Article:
Two pounds, six ounces here. :slight_smile:

(Sorry to be off-topic! But to stay on topic, I think children, especially, often defy the odds.)


#8

Micro-preemie.

That just made my heart warm. :heart:

Yes, children defy odds. Precisely my point. I was terrified, and I was sad when they were little. Their future felt so unscripted (really though, everyone’s is), and the unknown could be difficult to imagine without struggle and hardship. In truth, it’s not that we haven’t had that, we just haven’t had more than we could handle.

I hope that’s on topic. :grimacing:


#9

So glad you are all back home, these are the best news of the week!

We would all be worried if we were you, and I would be researching up a storm if I were in your place. My wife is so much better than me at dealing with uncertain futures and I hope you will be like her.

I am keeping my fingers crossed that this will go away soon and leave nothing behind!


#10

@TiaG Very very happy for Samson and your entire family. I wish you all well and hope Samson makes a full recovery soon.

I am not sure if this helps or not, but a company I was researching recently for work does non-invasive MRI-based brain scans (MRS) to diagnose brain disorders like alzheimers, epilepsy and such. They are based out of Boston, and the website is brainspecmed.com . I have to believe that some hospital in the greater SF Bay area has this equipment, and it might help to definitively rule out possible conditions.


#11

Glad to hear Samson is home. I don’t know a parent that wouldn’t be concerned to some degree. Here’s wishing you and the family strength and peace.

Lisa


#12

Thank you so much for the update! We’ll continue to keep all of you in our thoughts and prayers! You and your husband are amazing, truly, as is your son, Samson!


#13

Thanks everyone for the kind thoughts. I’m working to manage my worries as best I can. But Samson is definitely impaired. He’s incredibly grouchy and irritable, and has trouble with word recall, concentration and comprehension. For instance, today he seemed unable to organize the days of the week in order – he knew today was a weekend but said the next days were Sunday, Wednesday, Friday, Monday. He took out his shirt to get dressed but then seemed confused about how to put it on. He couldn’t remember the word for shorts. And his mood is like Eeyore to the nth degree. I’m wondering if it’s a side effect of his new medication. We will have to wait till next week to see. It kills me that he’s on such strong psychiatric drugs at his age.

The scary thought is that it could be a side effect of an ongoing brain inflammation as well; although it’s just hard for me to comprehend that. He walked into the ER last Saturday and was the same beautiful, effervescent little boy. His seizures were stable or improving in the hospital. I am really really trying not to worry.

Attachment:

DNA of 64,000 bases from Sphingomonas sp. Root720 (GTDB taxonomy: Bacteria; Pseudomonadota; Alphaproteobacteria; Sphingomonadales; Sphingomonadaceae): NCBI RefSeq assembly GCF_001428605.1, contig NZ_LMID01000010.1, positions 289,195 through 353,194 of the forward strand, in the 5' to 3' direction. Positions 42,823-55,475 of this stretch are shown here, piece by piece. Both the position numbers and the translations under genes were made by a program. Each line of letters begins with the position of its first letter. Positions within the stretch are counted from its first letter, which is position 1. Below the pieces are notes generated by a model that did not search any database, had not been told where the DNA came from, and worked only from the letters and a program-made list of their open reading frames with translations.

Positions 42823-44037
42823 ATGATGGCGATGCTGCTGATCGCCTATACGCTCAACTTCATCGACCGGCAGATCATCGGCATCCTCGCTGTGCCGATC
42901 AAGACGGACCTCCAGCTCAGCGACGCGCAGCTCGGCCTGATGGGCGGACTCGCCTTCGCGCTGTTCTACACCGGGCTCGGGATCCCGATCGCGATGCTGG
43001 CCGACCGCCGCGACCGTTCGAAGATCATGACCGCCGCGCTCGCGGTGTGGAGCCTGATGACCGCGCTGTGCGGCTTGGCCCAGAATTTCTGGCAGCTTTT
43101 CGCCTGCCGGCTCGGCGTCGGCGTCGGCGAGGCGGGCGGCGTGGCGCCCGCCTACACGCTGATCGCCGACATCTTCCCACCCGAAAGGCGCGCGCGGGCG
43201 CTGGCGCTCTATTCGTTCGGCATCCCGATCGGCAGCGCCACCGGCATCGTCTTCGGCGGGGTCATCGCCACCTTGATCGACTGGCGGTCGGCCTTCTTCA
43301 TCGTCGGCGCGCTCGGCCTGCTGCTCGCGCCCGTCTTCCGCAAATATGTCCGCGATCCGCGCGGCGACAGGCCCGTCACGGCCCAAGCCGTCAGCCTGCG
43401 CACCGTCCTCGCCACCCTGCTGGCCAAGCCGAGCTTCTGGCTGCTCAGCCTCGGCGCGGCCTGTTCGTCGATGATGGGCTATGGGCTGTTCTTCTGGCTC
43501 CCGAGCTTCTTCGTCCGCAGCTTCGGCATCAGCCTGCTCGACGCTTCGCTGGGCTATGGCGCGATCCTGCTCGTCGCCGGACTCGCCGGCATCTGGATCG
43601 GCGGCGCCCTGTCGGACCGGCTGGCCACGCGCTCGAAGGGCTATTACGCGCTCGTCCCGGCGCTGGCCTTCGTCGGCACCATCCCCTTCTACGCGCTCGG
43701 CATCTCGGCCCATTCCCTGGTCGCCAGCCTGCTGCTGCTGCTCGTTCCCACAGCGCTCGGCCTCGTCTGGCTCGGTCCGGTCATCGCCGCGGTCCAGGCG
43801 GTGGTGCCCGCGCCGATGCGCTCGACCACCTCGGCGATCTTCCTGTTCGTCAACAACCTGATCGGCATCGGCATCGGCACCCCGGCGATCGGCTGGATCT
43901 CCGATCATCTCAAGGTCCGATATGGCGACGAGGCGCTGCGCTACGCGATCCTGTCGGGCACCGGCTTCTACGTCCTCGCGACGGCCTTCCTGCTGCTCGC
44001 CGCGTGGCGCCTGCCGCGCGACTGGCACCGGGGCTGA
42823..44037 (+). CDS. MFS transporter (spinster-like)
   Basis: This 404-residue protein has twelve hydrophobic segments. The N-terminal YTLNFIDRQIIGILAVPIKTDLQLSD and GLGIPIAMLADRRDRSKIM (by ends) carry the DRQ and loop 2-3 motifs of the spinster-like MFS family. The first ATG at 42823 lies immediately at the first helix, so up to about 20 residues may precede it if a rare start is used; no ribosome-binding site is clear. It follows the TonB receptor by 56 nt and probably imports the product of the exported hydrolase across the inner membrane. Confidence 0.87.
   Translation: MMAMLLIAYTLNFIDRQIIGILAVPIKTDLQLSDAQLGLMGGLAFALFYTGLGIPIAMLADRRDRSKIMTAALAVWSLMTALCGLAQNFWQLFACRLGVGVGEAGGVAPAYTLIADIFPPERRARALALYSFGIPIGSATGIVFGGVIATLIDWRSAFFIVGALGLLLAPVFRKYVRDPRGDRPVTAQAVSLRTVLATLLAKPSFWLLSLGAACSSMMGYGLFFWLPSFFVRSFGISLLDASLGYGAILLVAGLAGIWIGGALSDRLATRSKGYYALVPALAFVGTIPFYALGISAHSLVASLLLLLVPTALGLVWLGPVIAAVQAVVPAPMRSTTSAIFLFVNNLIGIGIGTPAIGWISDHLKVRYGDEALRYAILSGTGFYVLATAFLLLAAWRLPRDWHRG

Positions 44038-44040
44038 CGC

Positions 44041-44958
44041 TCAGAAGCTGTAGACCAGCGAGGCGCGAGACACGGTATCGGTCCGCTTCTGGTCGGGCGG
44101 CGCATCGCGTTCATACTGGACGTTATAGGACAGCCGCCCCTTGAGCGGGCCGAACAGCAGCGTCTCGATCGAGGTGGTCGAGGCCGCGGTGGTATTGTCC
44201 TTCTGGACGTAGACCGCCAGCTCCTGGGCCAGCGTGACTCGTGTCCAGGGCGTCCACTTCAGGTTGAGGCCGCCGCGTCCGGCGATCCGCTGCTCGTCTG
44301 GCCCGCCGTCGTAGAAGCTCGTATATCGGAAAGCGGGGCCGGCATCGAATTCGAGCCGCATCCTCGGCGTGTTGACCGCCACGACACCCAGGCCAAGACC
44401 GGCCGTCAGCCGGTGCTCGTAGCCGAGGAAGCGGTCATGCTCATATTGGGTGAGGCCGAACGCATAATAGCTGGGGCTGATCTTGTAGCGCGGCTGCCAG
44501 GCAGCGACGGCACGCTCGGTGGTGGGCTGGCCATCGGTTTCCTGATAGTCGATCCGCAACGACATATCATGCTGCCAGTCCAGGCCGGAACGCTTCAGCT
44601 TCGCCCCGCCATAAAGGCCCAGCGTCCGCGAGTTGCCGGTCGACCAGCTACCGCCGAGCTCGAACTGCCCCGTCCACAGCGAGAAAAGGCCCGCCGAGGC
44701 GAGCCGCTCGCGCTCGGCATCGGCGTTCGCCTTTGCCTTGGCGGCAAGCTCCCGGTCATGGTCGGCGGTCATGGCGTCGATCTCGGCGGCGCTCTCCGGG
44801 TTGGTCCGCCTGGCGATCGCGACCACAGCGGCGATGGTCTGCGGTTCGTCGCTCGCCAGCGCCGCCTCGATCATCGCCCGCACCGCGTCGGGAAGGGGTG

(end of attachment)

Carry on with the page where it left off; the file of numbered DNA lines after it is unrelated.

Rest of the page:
His blood sugar has also been strangely erratic – rising to the 300s for no apparent reason, crashing low for hours. I guess we should change his site. I have no idea if the anti-convulsants affect BG.


#14

According to this overview article, they can affect BG. :slightly_frowning_face:

http://science.jrank.org/pages/422/Anticonvulsants.html


#15

@TiaG as hard as the situation currently is, your emotional strength will help Samson and your family endure this difficult time. I personally, and I believe my sentiment is not unique on this forum, am here to support you and your family in any way possible. If there is anything at all that we can do, whether in person or by extension please let us know.

You, Samson and your entire family are in my family’s continued thoughts and prayers. Be brave, we are sending our best prayers your way.


#16

@elver expressed my sentiments more eloquently than I ever could. Anything I can do to help I’d do in a heartbeat.


#17

@elver spoke for us too.


#18

@Jen, thanks so much for this perspective. I think you’re a pretty inspiring person and you are giving me hope for Samson. I think the memory deficits tend to be different for those with temporal lobe epilepsy rather than tonic-clonic seizures, which apparently don’t tend to do as much lasting harm despite being super scary, but I’m reading and it seems there are lots of ways to potentially counteract those memory deficits if they show up long term. Also, Mitch and I will never just idly sit by and let these things happen without putting up a huge fight and finding all the potential research/options out there to prevent this from happening. There are statistics and then there are individuals, which is hard to remember when you’re reading studies.


#19

@TiaG we all hang on your every word hoping for any bit of good news, each of us searching for a way we can help and we each are frustrated because what can I do from far away Tennessee, what can any of us do from our many far away places.

The one thing, the best thing, that I can do is to continue my prayers for Samson and your family.

I am glad that Samson is home in the place where your family is most secure.


#20

Sending lots of hugs and positive energy.